A new investigation into the custody sergeant who was found to have lied under oath at the Sean Rigg inquest has been launched by the Independent Police Complaints Commission amid criticisms about its original investigation which found no wrongdoing against any of the officers involved in his death.
The four arresting officers PC Mark Harratt, PC Richard Glasson, PC Andrew Birks and PC Forward who restrained Mr Rigg, 40, for eight minutes face down with “unsuitable” force that was found to have contributed to his death - are no longer on operational duties, the Metropolitan Police Service said.
The watchdog today announced an “independent investigation” into the evidence of Custody Sergeant Paul White who is on restricted duties.
It will also review its own investigation into the incident which the Rigg Family have described as “inadequate and obstructive”.
But Marcia Rigg, Sean’s older sister, last night slammed the decision by the IPCC to effectively investigate itself. “This is absolutely ridiculous and unacceptable - I have no faith in the IPCC whatsoever. There needs to be an independent investigation into their Mickey Mouse investigation which found no wrongdoing.”
Mr Rigg, a talented musician with a 20-year long history of relapsing mental illness, died on the floor of Brixton police station in August 2008 – less than an hour after he was restrained by officers. The failure to get him medical help as his physical state rapidly deteriorated contributed to his death, the jury found. Partial positional asphyxia from the restraint was recorded as one of the causes of death.
The IPCC arrived at Brixton police station within a few hours of Rigg’s death but waited five months before starting to interview the police involved. The IPCC did not consider the restraint to be relevant.
Its investigators failed to identify and seize all the relevant CCTV from Brixton police station and outside, and chasing crucial camera footage was left to the family.
About half a minute of crucial footage which showed an unconscious Sean being ‘carried’ from the van as if he was walking, and which proved that custody Sergeant White never checked on him in the van despite his detailed evidence to the contrary was initially withheld from the family by the IPCC.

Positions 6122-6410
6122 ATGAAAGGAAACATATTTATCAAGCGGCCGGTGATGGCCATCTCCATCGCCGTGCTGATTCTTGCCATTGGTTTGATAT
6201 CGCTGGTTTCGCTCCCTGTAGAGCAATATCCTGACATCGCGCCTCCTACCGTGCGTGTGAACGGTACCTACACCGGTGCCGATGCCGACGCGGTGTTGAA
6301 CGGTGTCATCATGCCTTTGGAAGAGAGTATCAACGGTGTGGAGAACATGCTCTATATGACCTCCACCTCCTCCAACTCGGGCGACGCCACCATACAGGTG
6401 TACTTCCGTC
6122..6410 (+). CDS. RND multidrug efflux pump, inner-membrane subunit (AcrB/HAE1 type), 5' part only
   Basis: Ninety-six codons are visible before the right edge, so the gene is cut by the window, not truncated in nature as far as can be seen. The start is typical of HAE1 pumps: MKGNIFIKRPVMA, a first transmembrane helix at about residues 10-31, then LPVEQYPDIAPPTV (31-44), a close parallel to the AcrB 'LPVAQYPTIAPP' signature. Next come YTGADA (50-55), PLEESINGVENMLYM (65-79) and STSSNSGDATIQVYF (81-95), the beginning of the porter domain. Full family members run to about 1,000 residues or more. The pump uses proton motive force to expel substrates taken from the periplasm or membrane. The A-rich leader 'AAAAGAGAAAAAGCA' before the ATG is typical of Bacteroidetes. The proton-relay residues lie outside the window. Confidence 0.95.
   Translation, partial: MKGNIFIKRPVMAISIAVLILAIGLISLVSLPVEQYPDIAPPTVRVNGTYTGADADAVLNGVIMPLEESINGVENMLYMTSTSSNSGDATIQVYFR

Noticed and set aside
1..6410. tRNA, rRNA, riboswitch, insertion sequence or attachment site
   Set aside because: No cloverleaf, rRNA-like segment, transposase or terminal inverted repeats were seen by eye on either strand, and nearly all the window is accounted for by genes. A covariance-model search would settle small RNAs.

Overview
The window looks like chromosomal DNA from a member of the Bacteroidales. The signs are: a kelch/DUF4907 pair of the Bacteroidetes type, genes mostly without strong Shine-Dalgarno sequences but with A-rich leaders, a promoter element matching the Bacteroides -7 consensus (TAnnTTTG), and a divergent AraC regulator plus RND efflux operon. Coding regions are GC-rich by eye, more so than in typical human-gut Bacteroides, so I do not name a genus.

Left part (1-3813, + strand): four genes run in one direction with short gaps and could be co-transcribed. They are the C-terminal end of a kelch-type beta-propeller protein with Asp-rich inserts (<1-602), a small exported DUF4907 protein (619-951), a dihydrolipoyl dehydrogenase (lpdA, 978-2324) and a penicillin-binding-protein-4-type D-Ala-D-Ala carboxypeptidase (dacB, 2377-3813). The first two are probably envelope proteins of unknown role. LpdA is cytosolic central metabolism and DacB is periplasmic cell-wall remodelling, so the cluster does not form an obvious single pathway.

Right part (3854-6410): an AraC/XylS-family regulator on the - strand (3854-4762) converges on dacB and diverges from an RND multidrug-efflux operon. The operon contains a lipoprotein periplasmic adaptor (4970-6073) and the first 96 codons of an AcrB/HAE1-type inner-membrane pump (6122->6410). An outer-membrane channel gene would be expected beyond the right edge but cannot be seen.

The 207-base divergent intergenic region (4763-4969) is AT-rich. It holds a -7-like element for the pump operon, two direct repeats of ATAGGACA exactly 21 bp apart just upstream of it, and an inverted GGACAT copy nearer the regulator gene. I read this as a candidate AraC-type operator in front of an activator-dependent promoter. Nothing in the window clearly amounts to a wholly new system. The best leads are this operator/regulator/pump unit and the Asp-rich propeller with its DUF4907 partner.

The lead IPCC investigator, Chris Partridge, was replaced after a few months.
A debrief meeting held at 2.30am on the night of death, involving the arresting officers and representatives from the IPCC, who took notes, the Met’s Department of Professional Standards, the Police Federation was kept from the family.
The IPCC were criticised during the inquest because this was when the officers gave their initial accounts of the incident. The coroner has ordered the IPCC to attend his Rule 43 hearing next month where he will make recommendations to prevent similar tragedies.
Relatives of two men who also died in police custody last night condemned the justice system which they said repeatedly failed to uncover the truth.
Doreen Jjuko has attended the Rigg inquest – nine years after sitting in the same court room in Southwark where the controversial verdict of ‘misadventure’ for her son Ricky Bishop was delivered.
“It is the same theatre as it was back then. The coroner in the starring role has changed and so have the actors and characters, but it is still a kangaroo court. There was no justice for my son and nothing has changed.”
Bernard Renwick, the brother of Roger Sylvester who died in 2003, said: “Nothing seems to have changed since Roger died. People of colour have to fight to the death to get justice and we have to ask ourselves why?”
An IPCC spokeswoman said: “We are considering the verdict and the evidence very carefully to decide what action we should take. We will be reviewing our own investigation and any consequences for police officers. We have already decided to carry out an independent investigation into Sergeant White’s evidence.”